Amal Clooney said some words on Saturday. It’s worth noting because her rare public statements have – to my memory – almost exclusively been about her work, her cases as a barrister, and various political issues she supports or does not support. George Clooney’s press machine would have us believe that Amal is the most magical, most amazing human-rights barrister in the world, when the truth is she’s a junior barrister at a prestigious London firm and she picks and chooses her cases and her caseload. Over the past year and a half, she really hasn’t done that much barrister-ing, only joining in on a handful of prominent cases where Amal is one of many lawyers/barristers on a team. Which is why I’ve been calling her a “stunt-barrister” – I get the feeling that she’s brought in to cases nowadays simply to raise the profile of certain issues.
One of her stunt-barristering cases is representing a Canadian journalist with Al-Jazeera who was arrested in 2013 and charged with being part of Muslim Brotherhood. Basically, then then-Egyptian government cracked down on the press and arrested many journalists, then trumped up some half-baked “evidence” for their “crimes.” Amal’s client, Mohammed Fahmy, is part of a group of three Al-Jazeera journalists arrested in the same sweep in 2013. On Saturday, the Egyptian court sentenced all three journalists to three years in prison. So, Amal said some words on behalf of her client:
“The verdict today sends a very dangerous message in Egypt,” said Clooney after the ruling. “It sends a message that journalists can be locked up for simply doing their job, for telling the truth and reporting the news.”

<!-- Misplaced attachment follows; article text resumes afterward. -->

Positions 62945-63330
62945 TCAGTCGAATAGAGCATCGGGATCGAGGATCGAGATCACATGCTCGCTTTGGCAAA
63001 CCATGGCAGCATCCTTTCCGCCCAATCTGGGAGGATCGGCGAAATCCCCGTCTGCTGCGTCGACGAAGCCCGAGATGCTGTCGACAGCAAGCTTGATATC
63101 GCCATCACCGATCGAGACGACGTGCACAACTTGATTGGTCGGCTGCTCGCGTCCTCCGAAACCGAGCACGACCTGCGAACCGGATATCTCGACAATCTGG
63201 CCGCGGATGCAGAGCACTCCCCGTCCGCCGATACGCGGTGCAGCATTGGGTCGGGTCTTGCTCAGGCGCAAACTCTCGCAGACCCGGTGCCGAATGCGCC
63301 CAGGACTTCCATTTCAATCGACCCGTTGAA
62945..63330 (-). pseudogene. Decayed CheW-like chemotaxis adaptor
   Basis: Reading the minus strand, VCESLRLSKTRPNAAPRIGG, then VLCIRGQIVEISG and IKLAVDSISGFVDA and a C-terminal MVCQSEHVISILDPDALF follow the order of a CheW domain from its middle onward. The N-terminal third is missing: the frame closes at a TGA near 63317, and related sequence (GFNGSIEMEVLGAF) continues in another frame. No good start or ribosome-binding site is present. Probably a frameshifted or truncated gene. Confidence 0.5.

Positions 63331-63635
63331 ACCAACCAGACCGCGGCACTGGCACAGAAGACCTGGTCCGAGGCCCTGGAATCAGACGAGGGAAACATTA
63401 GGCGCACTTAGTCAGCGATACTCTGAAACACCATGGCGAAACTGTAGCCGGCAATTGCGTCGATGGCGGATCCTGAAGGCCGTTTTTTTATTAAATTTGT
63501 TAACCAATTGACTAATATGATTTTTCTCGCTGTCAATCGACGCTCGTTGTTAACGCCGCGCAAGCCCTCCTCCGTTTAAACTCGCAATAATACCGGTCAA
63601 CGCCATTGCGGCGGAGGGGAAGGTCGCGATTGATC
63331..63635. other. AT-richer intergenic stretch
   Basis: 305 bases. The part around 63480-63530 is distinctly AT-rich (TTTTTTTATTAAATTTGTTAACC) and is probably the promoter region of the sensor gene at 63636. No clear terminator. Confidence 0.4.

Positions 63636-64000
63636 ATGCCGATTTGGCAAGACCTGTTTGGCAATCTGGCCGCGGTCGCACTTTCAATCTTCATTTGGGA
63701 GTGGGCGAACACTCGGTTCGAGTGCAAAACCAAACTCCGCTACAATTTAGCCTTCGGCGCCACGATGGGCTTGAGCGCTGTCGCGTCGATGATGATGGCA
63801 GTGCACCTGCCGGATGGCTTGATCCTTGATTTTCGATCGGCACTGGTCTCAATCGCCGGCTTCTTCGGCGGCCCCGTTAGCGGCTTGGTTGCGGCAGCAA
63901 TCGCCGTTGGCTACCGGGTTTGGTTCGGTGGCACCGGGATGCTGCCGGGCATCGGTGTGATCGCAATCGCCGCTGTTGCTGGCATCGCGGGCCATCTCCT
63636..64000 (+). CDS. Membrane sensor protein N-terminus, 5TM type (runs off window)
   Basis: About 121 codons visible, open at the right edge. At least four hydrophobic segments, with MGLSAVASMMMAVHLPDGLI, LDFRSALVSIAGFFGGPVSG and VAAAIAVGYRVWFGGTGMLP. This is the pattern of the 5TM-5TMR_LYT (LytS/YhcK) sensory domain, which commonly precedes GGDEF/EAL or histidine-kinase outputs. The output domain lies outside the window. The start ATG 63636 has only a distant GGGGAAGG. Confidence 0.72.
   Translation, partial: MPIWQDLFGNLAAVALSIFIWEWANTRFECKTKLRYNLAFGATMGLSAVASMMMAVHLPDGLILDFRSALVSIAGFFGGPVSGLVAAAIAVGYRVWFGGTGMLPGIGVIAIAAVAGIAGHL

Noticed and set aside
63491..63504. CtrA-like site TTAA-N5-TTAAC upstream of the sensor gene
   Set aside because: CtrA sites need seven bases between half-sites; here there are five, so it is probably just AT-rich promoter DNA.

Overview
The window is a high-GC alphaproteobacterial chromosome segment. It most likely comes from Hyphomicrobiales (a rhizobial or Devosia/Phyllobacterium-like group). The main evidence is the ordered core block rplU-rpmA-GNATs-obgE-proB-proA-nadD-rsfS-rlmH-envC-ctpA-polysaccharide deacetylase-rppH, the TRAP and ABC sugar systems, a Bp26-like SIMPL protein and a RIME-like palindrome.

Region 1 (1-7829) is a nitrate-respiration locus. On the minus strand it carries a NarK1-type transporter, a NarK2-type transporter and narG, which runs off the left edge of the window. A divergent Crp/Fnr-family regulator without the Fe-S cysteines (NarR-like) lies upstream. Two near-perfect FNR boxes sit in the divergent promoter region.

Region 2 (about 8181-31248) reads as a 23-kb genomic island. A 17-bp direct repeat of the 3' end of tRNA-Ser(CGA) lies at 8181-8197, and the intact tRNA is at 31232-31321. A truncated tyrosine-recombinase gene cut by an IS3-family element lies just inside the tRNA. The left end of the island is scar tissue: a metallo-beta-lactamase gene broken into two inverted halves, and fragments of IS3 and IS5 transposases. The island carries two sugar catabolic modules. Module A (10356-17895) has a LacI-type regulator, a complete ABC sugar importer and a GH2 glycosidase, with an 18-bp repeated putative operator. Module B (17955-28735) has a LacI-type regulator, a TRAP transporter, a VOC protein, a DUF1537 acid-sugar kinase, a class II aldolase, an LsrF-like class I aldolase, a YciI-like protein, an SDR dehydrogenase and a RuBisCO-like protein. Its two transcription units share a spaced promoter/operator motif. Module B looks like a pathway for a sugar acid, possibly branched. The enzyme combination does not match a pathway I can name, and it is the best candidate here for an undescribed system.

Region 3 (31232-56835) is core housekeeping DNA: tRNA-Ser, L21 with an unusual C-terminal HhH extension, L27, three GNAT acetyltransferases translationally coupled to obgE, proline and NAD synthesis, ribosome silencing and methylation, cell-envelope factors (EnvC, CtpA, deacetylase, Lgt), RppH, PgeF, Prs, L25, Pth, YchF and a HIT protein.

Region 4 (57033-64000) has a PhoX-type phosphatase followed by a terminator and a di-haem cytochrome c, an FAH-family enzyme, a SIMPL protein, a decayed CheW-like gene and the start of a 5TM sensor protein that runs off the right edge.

The 37-year-old said that every third party who had weighed in on the lengthy case said “there is no evidence to sustain any of the charges. And it sends a dangerous message that there are judges in Egypt who will allow their courts to become instruments of political repression and propaganda.”
Clooney said that “there is a solution,” and challenged President al-Sisi to take action and overturn the court’s decision. Fahmy, Clooney’s client, was Al-Jazeera’s acting Cairo bureau chief at the time of his arrest, according to the AP. The other men sentenced were Australian journalist Peter Greste and Egyptian producer Baher Mohammed, according to the AP.
Fahmy and Mohammed were present for Saturday’s ruling, while Greste was sentenced in absentia, as he was deported from the country back in February, reported the AP. The Muslim Brotherhood, the group the men were allegedly assisting, was outlawed in Egypt after President Morsi was overthrown amid mass protests against his rule two years ago.
It’s interesting that Greste was already deported, and I’m assuming this verdict means he will never be able to return to Egypt. Amal’s client, Fahmy, could have been deported as well, as he is a Canadian national. There was some hope by his legal team that they could have quietly worked that out, but I guess not. Here’s my question: do you think Amal could have done more for her client? Or was she too busy summering in Lake Como and shilling tequila in Ibiza?
Photos courtesy of Fame/Flynet and WENN.